– Accepting the statement of the Minister, the worst that could happen would be the carrying of a message from this Chamber to the other House and the possible receipt of a message from the other House, and that would occupy probably about ten minutes of our time. If the Minister believed in the proposal that he is supporting, I would not address the appeal to him, but he does not believe in if anymorethanido.Ithinkitis worth making an effort again to remove from the Bill that which he himself regards as a blemish.
Question - That the amendment of the House of Representatives, on the Senate’s amendment, be agreed to - put. The Committee divided.
Question so. resolved in the affirmative.
Resolution reported ; report adopted.
Motion (by Senator McGregor) pro-‘ posed -
That the Senate do now adjourn.
– I’ should like to ask the VicePresidentof the Executive Council if he can give an answer to a question I asked earlier in the day regarding the AuditorGeneral’s report?
– I have spoken to the VicePresident with regard to the maternity bonus. We notice that some 8,000 bonuses have been paid ; that 1,400 applications are held in abeyance, and about 59 have been rejected. I should like the Vice-President of the Executive Council to state what those rejected cases mean.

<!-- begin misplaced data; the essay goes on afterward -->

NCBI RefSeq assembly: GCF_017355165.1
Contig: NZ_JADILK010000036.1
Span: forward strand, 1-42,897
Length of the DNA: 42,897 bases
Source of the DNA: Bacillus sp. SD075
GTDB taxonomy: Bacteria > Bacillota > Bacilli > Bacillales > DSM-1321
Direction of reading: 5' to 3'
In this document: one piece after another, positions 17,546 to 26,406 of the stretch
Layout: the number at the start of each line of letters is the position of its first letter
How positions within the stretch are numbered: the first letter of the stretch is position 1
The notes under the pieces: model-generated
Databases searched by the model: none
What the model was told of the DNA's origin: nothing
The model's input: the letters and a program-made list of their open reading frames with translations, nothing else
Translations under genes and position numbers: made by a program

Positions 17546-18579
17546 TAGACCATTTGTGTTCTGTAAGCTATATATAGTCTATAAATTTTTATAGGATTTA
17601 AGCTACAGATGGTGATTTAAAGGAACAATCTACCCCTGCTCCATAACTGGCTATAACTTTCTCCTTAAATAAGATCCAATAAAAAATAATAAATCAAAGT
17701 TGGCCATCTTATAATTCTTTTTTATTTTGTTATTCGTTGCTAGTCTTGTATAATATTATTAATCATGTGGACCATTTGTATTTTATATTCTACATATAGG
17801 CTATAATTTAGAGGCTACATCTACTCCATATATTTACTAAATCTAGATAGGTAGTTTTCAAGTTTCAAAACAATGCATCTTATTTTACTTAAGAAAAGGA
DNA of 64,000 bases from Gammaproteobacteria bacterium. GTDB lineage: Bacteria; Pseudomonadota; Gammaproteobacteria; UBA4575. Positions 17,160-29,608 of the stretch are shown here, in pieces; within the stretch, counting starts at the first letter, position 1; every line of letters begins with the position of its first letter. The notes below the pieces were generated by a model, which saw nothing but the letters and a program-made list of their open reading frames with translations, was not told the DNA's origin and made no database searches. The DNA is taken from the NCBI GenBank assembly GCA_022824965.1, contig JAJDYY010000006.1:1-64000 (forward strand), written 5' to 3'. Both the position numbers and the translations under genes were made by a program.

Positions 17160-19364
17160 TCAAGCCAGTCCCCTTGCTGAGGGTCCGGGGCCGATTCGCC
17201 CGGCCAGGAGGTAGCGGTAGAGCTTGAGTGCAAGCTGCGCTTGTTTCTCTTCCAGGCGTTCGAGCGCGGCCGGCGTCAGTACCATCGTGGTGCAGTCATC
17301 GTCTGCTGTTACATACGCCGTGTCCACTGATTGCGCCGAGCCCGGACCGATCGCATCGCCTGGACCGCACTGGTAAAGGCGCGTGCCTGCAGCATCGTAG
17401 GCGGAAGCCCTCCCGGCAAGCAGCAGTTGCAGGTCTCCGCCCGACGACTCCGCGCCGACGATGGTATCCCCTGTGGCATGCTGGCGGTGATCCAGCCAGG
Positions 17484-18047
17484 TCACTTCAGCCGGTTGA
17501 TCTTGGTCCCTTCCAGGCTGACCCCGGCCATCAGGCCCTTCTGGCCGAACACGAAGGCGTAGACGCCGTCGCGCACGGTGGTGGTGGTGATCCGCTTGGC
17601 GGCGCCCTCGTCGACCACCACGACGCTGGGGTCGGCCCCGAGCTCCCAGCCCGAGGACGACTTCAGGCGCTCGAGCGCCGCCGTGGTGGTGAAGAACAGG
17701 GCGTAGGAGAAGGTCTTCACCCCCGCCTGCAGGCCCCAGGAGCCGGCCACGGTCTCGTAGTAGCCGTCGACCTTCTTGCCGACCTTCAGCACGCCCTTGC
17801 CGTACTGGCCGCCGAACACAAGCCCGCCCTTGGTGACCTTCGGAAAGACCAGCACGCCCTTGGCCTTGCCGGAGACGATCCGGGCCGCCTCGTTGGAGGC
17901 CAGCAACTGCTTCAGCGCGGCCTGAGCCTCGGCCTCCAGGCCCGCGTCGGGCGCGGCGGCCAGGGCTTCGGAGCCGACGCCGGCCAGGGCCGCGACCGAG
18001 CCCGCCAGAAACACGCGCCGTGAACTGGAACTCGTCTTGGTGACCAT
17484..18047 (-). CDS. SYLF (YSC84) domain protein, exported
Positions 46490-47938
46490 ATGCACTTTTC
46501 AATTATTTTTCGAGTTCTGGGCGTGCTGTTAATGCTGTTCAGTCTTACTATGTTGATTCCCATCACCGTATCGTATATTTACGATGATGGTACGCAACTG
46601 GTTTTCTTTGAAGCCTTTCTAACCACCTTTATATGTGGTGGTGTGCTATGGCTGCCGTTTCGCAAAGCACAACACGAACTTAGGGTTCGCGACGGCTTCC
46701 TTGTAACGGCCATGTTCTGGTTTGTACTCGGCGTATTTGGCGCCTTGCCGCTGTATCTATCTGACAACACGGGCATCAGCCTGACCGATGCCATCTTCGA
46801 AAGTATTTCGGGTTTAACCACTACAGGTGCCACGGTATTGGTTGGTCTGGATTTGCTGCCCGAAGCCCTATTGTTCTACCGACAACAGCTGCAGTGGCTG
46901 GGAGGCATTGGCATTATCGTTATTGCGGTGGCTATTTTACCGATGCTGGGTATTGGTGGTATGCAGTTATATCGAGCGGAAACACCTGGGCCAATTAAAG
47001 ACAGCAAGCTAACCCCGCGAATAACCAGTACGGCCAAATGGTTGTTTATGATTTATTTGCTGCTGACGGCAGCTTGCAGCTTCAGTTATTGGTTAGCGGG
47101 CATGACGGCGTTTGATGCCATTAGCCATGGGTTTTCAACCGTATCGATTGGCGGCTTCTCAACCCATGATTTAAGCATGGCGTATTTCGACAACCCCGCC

– In reply to Senator Chataway’s question, I may state that the financial statement on which the Auditor-General’s report is based was forwarded by the Treasury to that gentleman at the beginning of this week, and the Auditor-General and his staff are working overtime so as to allow of the report being laid on the table before Parliament prorogues. As regards
Senator Shannon’s question, the majority of the claims were rejected because the children were still-born, and not viable. A small’ number were rejected because the children were still-born, and there was no doctor’s or midwife’s certificate that they were viable. A lesser number were rejected because they were claims in respect of children born before the Act came into operation.
Question resolved in the affirmative.
Senate adjourned at 10.54 p.m.
Cite as: Australia, Senate, Debates, 12 December 1912, viewed 22 October 2017, <http://historichansard.net/senate/1912/19121212_senate_4_69/>.